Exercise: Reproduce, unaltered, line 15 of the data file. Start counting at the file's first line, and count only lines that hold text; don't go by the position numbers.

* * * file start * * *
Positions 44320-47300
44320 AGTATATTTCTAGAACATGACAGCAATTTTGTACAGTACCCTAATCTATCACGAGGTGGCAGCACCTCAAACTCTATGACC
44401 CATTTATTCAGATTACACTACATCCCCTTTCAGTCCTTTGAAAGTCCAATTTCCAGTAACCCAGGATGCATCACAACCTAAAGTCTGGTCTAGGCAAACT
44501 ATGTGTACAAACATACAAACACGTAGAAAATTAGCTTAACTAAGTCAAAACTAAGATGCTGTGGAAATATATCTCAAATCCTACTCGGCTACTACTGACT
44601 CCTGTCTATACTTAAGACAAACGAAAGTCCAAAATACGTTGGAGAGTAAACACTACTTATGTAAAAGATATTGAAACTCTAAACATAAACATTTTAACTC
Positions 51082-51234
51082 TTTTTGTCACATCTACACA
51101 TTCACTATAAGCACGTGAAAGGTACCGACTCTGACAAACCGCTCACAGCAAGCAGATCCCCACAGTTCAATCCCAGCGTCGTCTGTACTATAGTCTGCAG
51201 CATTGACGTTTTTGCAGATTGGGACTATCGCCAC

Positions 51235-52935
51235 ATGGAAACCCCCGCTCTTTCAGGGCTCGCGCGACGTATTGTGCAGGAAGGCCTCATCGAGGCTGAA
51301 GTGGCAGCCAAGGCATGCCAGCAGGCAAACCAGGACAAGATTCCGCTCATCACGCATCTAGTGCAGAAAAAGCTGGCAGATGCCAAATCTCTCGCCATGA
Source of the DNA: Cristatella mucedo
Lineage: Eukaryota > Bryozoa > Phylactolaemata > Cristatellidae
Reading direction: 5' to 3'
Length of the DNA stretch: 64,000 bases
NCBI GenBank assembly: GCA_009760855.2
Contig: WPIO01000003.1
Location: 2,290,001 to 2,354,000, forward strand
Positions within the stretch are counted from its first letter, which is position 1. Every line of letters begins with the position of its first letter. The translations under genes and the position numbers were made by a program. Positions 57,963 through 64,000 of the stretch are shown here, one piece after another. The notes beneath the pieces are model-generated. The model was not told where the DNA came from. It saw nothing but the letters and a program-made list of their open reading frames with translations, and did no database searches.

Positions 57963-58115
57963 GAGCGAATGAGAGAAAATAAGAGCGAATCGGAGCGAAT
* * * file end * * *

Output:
Reading direction: 5' to 3'